If there’s one goal all businesses have in common, it’s to get more clients and customers.
And yet many business owners are reluctant to get serious about marketing. After all, most people don’t open up a business because they want to become marketers. For obvious reasons, most owners are far more interested in the services they offer and helping clients. And if you’re really good at what you do, you’re probably getting solid word-of-mouth growth, which could lull you into complacency about proactive business growth.
Furthermore, marketing is a big topic and it can feel daunting to even know where to start.
Do I need to be doing Facebook lives?
What about email marketing?
Maybe email marketing is dead and I need to focus on growing a Facebook group?
But wait, what it Facebook changes their algorithm??
Actually, maybe my clients are actually on Instagram?
Or maybe I need to learn about SEO?
Should I be producing longer content less frequently, or publishing every few hours on social media?
When the hell am I going to fit all this in on top of everything else I need to do??
Should I pay for one of those “seven figure coaches” on Facebook hammering me to sign up for their high ticket mastermind, I mean, after all, they seem to have gone from rags to riches and furthermore they’re looking down from a skyscraper AND they’re wearing a suit AND counting stacks of Benjamins????
It’s no wonder that when most owners finally start marketing, it’s often half-hearted and inconsistent. The inevitable results are stress, frustration, and financial insecurity.
In this article, I’m going to break down the most common reasons your marketing isn’t working and how to fix them.
1) Not being crystal clear about who you help, how you help them, and exactly what your prospects should do next.
People don’t like to think. And it’s not because they’re lazy. It’s because they’ve got a lot going on. And if they’re looking to hire someone to help them, it means they’re not an expert on whatever services you’re offering.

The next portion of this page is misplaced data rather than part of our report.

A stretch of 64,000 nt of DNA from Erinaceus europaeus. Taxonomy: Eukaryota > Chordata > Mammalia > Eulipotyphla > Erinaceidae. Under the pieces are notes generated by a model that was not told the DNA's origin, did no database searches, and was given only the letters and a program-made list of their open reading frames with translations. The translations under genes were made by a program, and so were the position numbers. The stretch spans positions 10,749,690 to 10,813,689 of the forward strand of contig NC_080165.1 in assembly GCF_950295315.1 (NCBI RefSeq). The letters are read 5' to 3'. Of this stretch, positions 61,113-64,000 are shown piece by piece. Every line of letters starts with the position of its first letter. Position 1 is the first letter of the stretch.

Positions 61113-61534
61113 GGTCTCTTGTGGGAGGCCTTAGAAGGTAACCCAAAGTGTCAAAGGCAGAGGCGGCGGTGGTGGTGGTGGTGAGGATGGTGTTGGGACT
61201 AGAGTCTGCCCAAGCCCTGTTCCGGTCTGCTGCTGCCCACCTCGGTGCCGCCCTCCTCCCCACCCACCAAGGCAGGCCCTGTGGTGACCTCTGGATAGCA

In all of your marketing, it has to be crystal clear who your business services and how you can help them. You also have to tell your prospects exactly what to do next with a clear call to action that visually catches the eye.
A lot of businesses get in their own way because they get bored of their marketing. Furthermore, most owners have what’s called “The Curse of Knowledge”; since we already know what we do, we fail to make it as clear as possible to prospects. It can be surprisingly challenging to look at your business with completely fresh eyes.
While you’ll need to switch up the exact words, images, and offers in your marketing materials (more below), you’ll want to be obnoxiously consistent with your overall messaging and brand promise. And you need to be willing to do this to the point of mind-numbing redundancy.
- Make sure your website makes it immediately clear who you help, how you help them, and exactly what they should do next. This should be “above the fold” (in other words, website visitors shouldn’t have to scroll down).
- Craft an elevator pitch clearly and concisely describing what you do.
2) Over reliance on paid digital marketing.
Facebook and Google are wonderful things. They allow us to target audiences and track results with a precision we could only have dreamed of in the past. We can and most definitely should use paid digital marketing as part of our strategy.
However, most service businesses are still built with good old-fashioned relationship building. We want to work with people we know, like, and trust. This is why word of mouth from your current clients to your prospects is so valuable; your business is essentially “borrowing” the social capital your clients have with their friends. And while paid digital marketing can certainly grow your audience, building rapport requires time. To state the patently obvious, it’s hard to build relationships via paid advertisements.
To be clear, you can use social media to build relationships. Organic interactions on social media are a great way to engage with your clients and prospects. One way to do this is by posting valuable content that helps your clients and prospects achieve their goals. There’s also something to be said for using social media to show you’re a normal human and have a life outside your business. Additionally, be intentional about following your clients —and prospects, if possible— and engage on their posts. Remember, another way of looking at “relationship building” is simply being a friend in a human way without expectation. Yes, you may do business down the line. But if the sole goal of your interactions is hustling business, people will know and rightfully be grossed out.